The Sabarimala case will serve as a precedent for cases dealing with the interface between religion and law. Although, the majority judgement delivered is being hailed as progressive for women’s rights, it has faced immense heat and criticism on many fronts. To term the tradition of the temple which was being followed since ancient times as misogyny is not a sound argument. Justice Malhotra rightly said, “Permitting PILs in religious matters would open the floodgates to interlopers to question religious beliefs and practises, even if the petitioner is not a believer of a particular religion, or a worshipper of a particular shrine. The perils are even graver for religious minorities if such petitions are entertained.”
Sabarimala Temple is located on Sabarimala hilltop in Pathanamthitta district
in Kerala. The temple is dedicated to Lord Ayyappa, a hindu celibate deity. It
is one of the largest annual pilgrimage. The temple is administered by the
Travancore Devaswom Board and is open for worship to people of all religions.
Legends associated with the deity restrict the entry of and worship by women devotees of reproductive age in the temple. According to the prevailing custom, devotees have to practice a 41 day vratham or wow of abstinence from alcohol, sex, non-vegetarian food and address each other as swami. The Supreme Court in its judgement stated that this condition is impossible to perform and is put so that women cannot go inside the temple.
In the case of S. Mahendran v. The Secretary, Travancore (1991) the Kerala High Court upheld the prohibition imposed on the entry of women by the Travancore Devaswom Board. The ban was not considered violative of articles 15, 25 and 26 of the constitution of India. Articles 25 to 28 deal with Right to Freedom of Religion, a fundamental right. The prohibition was not considered violative of the provisions of the Kerala Hindu places of Worship Act,1965 as it was only in respect of women of a particular age group and not women as a class. The verdict relied on the belief that the deity was a ‘Naisthik Brahamachari’. Temples, other than Sabarimala which prohibit entry of women include the Lord Kartikeya Temple, Pushkar and the Patbausi Satra, Assam.
The public interest litigation filed in the Supreme Court by the Indian Young Lawyers Association against the Kerala government resulted in the lift of ban on the entry of women of the age group 10 to 50 years. The bench struck down this practice with a majority of 4:1, the dissenting opinion being of Justice Indu Malhotra. Article 25 (1) equally entitles all persons the right to profess, practice and propagate religion. Justice Malhotra recognised this right but, according to her, “Worship has two elements – the worshipper, and the worshipped. The right to worship under Article 25 cannot be claimed in the absence of the deity in the particular form in which he has manifested himself.”
According to the majority in the present case, the devotees are not a religious denomination and hence cannot claim rights under article 26. Article 25 (2) sub clause (b) which provides for “social welfare and reform or the throwing open of Hindu religious institutions of a public character to all classes and sections of Hindus” is applicable here. However, it is voiced in the dissenting opinion that the devotees constitute a religious denomination.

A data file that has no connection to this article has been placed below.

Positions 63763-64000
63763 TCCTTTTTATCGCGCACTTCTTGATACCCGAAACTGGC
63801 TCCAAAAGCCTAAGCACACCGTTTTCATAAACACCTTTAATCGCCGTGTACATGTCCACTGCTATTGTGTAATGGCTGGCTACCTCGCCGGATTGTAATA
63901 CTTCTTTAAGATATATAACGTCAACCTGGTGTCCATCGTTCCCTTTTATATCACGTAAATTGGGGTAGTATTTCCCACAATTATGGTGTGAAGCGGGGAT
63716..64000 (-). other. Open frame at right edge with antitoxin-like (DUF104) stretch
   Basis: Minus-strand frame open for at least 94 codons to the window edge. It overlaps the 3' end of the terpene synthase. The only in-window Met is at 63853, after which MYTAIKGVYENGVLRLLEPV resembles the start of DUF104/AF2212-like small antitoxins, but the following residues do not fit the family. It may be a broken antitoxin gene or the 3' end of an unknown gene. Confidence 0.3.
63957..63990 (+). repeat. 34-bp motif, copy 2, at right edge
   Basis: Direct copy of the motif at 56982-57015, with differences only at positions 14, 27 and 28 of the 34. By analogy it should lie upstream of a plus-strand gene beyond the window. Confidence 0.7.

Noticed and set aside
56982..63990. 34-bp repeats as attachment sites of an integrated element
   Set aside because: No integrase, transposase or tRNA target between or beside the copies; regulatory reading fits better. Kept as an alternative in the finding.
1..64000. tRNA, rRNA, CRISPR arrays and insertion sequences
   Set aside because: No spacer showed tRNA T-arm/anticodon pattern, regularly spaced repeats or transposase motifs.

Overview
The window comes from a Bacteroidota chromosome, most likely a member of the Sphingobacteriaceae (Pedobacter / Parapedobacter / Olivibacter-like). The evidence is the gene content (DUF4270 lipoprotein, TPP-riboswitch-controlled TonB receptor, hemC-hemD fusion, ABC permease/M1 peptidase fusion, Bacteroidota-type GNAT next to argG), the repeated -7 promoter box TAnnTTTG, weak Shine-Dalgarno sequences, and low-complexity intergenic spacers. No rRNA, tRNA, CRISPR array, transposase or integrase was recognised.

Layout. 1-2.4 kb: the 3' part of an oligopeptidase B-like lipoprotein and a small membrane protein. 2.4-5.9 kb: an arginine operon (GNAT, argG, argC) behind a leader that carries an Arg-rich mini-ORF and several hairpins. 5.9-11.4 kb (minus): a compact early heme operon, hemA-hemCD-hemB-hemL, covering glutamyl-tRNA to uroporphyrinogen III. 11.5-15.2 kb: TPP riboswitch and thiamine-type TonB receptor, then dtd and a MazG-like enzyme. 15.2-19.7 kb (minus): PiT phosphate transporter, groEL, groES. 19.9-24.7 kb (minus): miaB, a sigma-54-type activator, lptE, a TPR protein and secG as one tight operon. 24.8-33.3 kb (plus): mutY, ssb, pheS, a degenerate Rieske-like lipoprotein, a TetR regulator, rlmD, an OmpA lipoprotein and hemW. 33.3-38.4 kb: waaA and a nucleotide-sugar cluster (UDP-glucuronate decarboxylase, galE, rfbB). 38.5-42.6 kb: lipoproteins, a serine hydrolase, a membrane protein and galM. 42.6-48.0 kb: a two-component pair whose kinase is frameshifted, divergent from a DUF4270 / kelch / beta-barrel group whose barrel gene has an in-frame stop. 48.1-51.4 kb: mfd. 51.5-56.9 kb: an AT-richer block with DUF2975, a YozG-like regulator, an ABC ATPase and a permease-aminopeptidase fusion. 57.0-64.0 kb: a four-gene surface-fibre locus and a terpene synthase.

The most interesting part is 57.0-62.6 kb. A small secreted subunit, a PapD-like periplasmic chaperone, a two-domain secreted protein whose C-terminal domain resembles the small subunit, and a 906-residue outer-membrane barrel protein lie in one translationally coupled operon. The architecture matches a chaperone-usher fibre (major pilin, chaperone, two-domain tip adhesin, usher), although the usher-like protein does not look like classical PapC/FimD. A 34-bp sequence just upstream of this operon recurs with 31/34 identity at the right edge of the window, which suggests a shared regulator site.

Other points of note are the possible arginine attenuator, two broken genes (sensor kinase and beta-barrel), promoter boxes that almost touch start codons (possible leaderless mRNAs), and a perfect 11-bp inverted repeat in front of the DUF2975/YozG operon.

It was also held that the exclusion of women does not constitute an essential religious practice. Justice Mishra observed that since the devotees of Sabarimala are not a religious denomination, the essentiality of this practice has to be judged on the basis of the principles of hinduism. He further concluded that there is no evidence to prove that it is an essential practice of hinduism. However, Justice Malhotra relied on the finding of the Kerala High Court decision and concluded that it is an essential religious practice, the deity being a celibate.
Justice Chandrachud declared the ban on the entry of women violative of articles 14, 15 and 21. Article 14 guarantees equality before law; article 15 prohibits discrimination on the grounds of religion, race, caste, sex or place of birth and article 21 provides right to life and personal liberty. On the other hand, Justice Malhotra observed that a religious practice cannot be struck down only because of its conflict with article 14, unless it is a social evil. Social evils like sati pratha deserve intervention, however, the current issue does not deserve intervention by the court.
It is ironical that many women devotees of lord Ayyappa are opposing the judgement as they view it as an unnecessary interference into their religious affairs. As Justice Malhotra pointed out, rationality cannot be invoked in matters of non-pernicious religious customs prevailing. Several review petitions were filed by individuals and groups opposing the verdict. The final outcome has not yet been decided.
The Sabarimala case
will serve as a precedent for cases dealing with the interface between religion
and law. Although, the majority judgement delivered is being hailed as progressive for women’s rights, it has faced immense heat and criticism on many fronts. To
term the tradition of the temple which was being followed since ancient times
as misogyny is not a sound argument. Justice Malhotra rightly said, “Permitting PILs in religious matters would
open the floodgates to interlopers to question religious beliefs and practises,
even if the petitioner is not a believer of a particular religion, or a
worshipper of a particular shrine. The perils are even graver for religious
minorities if such petitions are entertained.” Even if progressive reforms
are to be encouraged in matters of faith, they have to come from within the
religion itself and not through external force.